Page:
Reavely said: “Whether these things have been put down accidentally or not, they can block our drains and do real damage to the network, so we do urge folk to be careful what goes down their toilets and sinks.

“It is baby wipes which are our biggest headache these days. The number of items put into the sewer is unbelievable. They do not break up – where do people think they go? They just clog up our machines and cause blockages that can lead to flooding and bursts.

“One of my biggest hopes for the new year is for more people to get the message that they have to be more careful what they put down their loos and sinks, be that baby wipes or sanitary products or fats and oils and grease."

More than 70 of Scottish Water’s water and wastewater treatment works are either self-sufficient or partly sufficient in their power requirements, leading to lower operating costs and a more sustainable business. Galashiels is one of the top five that offset most of the site’s use as well as being able to export to the grid – others include Glencorse Water Treatment Works, near Edinburgh and Loch Turret Water Treatment Works in Perth and Kinross.

Simon Parsons, Scottish Water's director of strategic customer service planning, said: “To keep the cost of our services as low as possible, it is essential we develop our approach to energy management and continue to reduce our carbon footprint.

“Where appropriate, like at Galashiels, we’re exploring opportunities to export energy to the National Grid, showing that it’s possible to maximise the economic advantages of Scotland's water resources in the spirit of a Hydro Nation and contribute to national renewable energy targets.

“Scottish Water is committed to continuing to reduce its energy bill and further increase renewable generation – and Galashiels is a wonderful example of what can be achieved.”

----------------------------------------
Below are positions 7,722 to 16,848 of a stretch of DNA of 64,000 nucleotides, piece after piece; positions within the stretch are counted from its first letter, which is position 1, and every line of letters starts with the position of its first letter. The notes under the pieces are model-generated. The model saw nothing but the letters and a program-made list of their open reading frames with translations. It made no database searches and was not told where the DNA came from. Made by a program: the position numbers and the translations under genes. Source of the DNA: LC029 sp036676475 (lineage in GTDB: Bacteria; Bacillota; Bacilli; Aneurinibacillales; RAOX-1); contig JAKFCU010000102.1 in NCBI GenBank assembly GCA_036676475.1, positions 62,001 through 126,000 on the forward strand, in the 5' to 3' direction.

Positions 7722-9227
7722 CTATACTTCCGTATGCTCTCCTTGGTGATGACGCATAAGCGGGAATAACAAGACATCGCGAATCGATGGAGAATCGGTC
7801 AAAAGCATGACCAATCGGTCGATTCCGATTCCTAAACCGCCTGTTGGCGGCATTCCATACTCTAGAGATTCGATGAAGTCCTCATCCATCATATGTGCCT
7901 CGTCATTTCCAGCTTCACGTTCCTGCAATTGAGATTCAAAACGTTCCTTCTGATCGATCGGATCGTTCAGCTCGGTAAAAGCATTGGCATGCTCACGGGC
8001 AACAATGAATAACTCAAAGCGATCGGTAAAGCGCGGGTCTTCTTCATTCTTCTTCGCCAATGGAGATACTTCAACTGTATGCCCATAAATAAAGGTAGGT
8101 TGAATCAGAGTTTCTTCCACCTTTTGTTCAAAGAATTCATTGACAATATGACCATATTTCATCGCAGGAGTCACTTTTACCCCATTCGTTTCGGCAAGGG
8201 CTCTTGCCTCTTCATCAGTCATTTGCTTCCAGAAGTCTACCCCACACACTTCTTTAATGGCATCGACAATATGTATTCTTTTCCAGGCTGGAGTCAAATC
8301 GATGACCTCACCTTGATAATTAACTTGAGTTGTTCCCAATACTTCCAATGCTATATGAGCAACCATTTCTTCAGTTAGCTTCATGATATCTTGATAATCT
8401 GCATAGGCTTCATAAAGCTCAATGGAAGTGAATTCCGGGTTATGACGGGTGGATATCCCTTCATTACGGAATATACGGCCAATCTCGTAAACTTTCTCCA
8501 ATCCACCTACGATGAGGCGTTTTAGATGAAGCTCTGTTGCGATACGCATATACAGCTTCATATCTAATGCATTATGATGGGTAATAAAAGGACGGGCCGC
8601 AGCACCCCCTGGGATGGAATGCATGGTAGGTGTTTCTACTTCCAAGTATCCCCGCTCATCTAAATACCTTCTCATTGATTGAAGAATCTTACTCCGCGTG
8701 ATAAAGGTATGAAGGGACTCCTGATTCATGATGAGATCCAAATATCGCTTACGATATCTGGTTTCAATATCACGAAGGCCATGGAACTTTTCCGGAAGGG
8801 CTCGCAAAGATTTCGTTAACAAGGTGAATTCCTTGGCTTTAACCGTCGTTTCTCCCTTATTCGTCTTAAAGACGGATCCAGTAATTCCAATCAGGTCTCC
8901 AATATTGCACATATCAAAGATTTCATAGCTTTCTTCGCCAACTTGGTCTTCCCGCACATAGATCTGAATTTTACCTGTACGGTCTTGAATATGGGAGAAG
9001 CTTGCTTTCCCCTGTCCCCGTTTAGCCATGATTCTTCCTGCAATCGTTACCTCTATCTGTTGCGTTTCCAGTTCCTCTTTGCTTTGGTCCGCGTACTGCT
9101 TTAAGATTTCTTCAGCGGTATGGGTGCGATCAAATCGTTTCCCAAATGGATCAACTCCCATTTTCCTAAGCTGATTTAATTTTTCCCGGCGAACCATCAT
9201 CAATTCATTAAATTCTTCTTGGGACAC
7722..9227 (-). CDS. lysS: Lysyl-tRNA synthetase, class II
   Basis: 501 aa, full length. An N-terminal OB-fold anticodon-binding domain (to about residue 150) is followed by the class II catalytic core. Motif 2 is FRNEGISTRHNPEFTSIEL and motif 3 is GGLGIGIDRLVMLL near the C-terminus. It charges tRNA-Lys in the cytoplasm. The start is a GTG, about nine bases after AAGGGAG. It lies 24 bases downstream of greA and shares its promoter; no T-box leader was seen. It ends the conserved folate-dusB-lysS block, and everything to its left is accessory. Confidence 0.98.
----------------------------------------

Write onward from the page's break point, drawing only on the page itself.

Three years ago, Borders College in Galashiels became the first organisation in the UK to benefit from a wastewater heat recovery system, installed in partnership between Scottish Water Horizons and Shark Energy. It extracts the natural warmth contained in waste water in the sewer and transfers the heat to the clean side of the heating system via a heat exchange mechanism. The recovered heat is then amplified via pumps to generate appropriate temperatures for use in buildings.

The heat produced is being sold to Borders College producing savings in energy, costs and carbon emissions. The system now provides around 95 per cent of the heat needed by the Galashiels campus.

Earlier this year, Scottish Water achieved a major energy milestone when it was announced the amount of renewable energy the company generates and facilitates is now more than double its electricity consumption. It now generates and hosts 923 Gigawatt hour (GWh) per annum of renewable energy – enough to power more than 300,000 homes for a year.

Click here to read our WWT Explains report on Thermal Hydrolysis

Author: Robin Hackett, Deputy Editor, WWT and WET News
Topic: Energy/Water Nexus
Tags: Scottish Water , wastewater , wastewater treatment , energy , combined heat & power